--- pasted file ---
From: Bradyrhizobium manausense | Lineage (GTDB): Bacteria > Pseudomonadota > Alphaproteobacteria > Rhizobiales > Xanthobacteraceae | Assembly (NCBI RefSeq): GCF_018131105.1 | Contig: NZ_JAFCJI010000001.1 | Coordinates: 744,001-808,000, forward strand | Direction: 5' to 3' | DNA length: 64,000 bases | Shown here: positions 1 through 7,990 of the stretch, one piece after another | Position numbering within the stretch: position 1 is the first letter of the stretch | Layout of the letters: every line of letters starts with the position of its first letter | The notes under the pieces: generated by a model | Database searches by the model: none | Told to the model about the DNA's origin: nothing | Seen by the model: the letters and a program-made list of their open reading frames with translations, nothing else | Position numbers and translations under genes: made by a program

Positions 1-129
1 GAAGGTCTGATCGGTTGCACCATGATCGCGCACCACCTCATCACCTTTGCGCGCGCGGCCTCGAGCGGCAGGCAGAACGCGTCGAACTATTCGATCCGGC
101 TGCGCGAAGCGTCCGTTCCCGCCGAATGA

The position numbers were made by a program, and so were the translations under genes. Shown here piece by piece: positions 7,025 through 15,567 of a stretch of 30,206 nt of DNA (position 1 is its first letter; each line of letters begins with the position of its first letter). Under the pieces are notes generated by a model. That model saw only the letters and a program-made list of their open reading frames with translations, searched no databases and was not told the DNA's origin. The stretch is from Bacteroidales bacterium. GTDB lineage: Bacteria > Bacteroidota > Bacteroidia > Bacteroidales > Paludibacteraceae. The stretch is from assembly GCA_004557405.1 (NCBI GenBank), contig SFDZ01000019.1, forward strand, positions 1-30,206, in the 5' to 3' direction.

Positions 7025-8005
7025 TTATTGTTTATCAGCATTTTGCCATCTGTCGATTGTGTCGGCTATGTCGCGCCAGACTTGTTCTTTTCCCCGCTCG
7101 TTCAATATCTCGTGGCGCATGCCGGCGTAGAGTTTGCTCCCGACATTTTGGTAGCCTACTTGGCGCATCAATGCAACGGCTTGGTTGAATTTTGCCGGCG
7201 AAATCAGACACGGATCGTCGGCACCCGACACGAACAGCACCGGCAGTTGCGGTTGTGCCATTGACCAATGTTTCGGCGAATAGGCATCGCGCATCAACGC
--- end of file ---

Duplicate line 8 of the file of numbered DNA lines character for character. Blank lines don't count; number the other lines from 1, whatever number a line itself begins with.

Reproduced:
7101 TTCAATATCTCGTGGCGCATGCCGGCGTAGAGTTTGCTCCCGACATTTTGGTAGCCTACTTGGCGCATCAATGCAACGGCTTGGTTGAATTTTGCCGGCG